The whole “rob from the rich, give to the poor” angle is hit a bit harder in the third trailer, which positions Robin as a social justice vigilante who sets out to steal from the sheriff’s treasury and thereby remove his base of power.

Online and Social

A variation on the key art greets visitors to the movie’s official website. When you open up the menu in the upper left the first section there is the “Synopsis” and you can navigate through the other sections by clicking the arrow at the bottom of the page. It’s a nice touch from a user experience perspective.

The movie also became the latest to get a “VR Experience” with a game that puts players in Robin’s shoes to shoot arrows and exact justice. The game was created by Qualcomm for the Oculus Go and Samsung Gear VR platforms.

Advertising and Cross-Promotions

A series of TV spots started hitting in late October, with different commercials covering different aspects of the story, from the plan Robin and John hatch to the justice they try to achieve with their actions.

Online ads used the key art while sponsored social media posts used the trailers and other video assets.

Two promotional partners were listed on the official website: Qualcomm, which created the VR game mentioned above, and Laser Quest, which offered a sweepstakes awarding a hometown screening for winners.

Media and Publicity

Comments on the movie from Egerton, Mendelsohn and others accompanied a first look photo that kicked off the publicity and marketing of the movie. Things went dark for a while until it was part of Lionsgate’s pitch to industry and press at CinemaCon, with footage being shown to prove the movie was actually happening.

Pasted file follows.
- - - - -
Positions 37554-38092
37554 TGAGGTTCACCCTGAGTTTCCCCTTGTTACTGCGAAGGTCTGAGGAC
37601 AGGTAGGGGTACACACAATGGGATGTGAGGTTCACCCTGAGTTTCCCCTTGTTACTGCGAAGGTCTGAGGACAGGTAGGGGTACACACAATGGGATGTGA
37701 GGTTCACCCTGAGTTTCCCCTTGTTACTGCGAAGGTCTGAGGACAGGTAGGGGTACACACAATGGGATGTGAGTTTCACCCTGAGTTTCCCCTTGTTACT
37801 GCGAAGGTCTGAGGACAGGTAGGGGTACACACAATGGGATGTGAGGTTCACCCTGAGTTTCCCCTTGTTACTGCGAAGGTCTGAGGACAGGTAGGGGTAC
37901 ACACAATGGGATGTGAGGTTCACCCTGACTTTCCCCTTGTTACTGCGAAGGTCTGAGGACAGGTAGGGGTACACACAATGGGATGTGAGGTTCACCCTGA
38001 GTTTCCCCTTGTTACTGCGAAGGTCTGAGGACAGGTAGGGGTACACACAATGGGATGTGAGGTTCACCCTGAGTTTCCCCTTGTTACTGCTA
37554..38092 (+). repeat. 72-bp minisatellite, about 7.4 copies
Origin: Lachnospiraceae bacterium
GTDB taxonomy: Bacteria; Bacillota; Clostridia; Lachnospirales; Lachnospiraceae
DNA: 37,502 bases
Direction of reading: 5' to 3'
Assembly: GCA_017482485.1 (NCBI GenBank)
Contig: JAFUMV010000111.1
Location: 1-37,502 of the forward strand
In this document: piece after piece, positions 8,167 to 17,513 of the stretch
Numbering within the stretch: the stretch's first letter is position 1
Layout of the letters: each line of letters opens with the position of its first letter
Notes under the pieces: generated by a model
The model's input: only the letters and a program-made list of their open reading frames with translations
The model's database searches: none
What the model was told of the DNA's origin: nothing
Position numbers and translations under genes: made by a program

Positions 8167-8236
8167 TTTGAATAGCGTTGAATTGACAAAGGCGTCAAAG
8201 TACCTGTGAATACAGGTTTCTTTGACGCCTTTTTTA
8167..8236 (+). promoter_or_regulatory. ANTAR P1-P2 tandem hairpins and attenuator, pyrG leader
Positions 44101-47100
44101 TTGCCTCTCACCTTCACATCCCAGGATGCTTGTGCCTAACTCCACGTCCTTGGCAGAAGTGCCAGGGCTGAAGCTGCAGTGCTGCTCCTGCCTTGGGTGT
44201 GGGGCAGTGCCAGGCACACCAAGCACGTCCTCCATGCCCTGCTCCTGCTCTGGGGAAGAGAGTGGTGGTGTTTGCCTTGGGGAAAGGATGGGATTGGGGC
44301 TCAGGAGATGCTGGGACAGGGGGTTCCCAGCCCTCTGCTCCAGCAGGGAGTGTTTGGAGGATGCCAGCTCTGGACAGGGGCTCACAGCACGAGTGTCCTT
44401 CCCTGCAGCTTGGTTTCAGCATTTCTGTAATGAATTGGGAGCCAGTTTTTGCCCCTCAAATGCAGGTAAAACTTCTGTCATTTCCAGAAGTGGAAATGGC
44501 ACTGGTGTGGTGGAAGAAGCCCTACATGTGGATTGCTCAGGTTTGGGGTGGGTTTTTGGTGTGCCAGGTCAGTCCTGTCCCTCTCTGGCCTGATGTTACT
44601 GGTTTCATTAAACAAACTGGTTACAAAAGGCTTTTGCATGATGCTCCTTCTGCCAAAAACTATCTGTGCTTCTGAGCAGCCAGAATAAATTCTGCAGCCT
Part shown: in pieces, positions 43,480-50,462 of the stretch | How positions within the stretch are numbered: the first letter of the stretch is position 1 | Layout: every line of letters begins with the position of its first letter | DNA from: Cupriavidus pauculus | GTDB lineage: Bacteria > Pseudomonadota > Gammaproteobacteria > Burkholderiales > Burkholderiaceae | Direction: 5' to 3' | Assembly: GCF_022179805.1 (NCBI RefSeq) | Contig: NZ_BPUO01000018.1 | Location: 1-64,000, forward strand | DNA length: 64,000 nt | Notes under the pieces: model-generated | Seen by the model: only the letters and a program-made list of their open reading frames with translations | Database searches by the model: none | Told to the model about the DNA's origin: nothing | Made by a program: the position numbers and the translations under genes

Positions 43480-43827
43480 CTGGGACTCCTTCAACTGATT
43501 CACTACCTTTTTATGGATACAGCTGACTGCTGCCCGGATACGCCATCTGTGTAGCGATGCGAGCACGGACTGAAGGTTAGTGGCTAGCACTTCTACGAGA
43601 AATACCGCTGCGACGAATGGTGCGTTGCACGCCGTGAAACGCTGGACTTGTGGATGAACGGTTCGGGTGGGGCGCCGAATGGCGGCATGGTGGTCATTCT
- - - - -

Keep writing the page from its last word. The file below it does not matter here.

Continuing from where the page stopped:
While the movie didn’t have a huge promotional presence at San Diego Comic-Con, it did run a contest awarding prizes if you unlocked the secret phrase and told it to staffers at a location outside the convention center.

A behind the scenes “sizzle” featurette had the cast and crew talking about the story, how different this version is from what you’ve seen before and how big the action is.

How Little John begins training Robin was the subject of the first clip released in mid-October. Another showed how the Sheriff “redirects” funds from the church.

Egerton and Foxx showed up together on “The Tonight Show,” part of the studios’ strategy to sell this as a buddy movie in addition to everything else. Foxx later appeared on his own as well while Egerton sat on “Kimmel”s” couch.

Another interview with Egerton had him talking about the character’s unlikely status as action hero and more.

Overall

This looks ridiculous, the latest ham-handed attempt by a studio to use well-known cultural icons and characters to ram a franchise down the throats of the audience whether they want it or not. That’s seen in every part of the marketing but especially in the generic, bland and badly-designed posters whose characters could easily be swapped out and replaced with those from any other movie.

Considering projections have the movie opening with an anemic $14-17 million, it doesn’t seem the campaign is doing much of anything.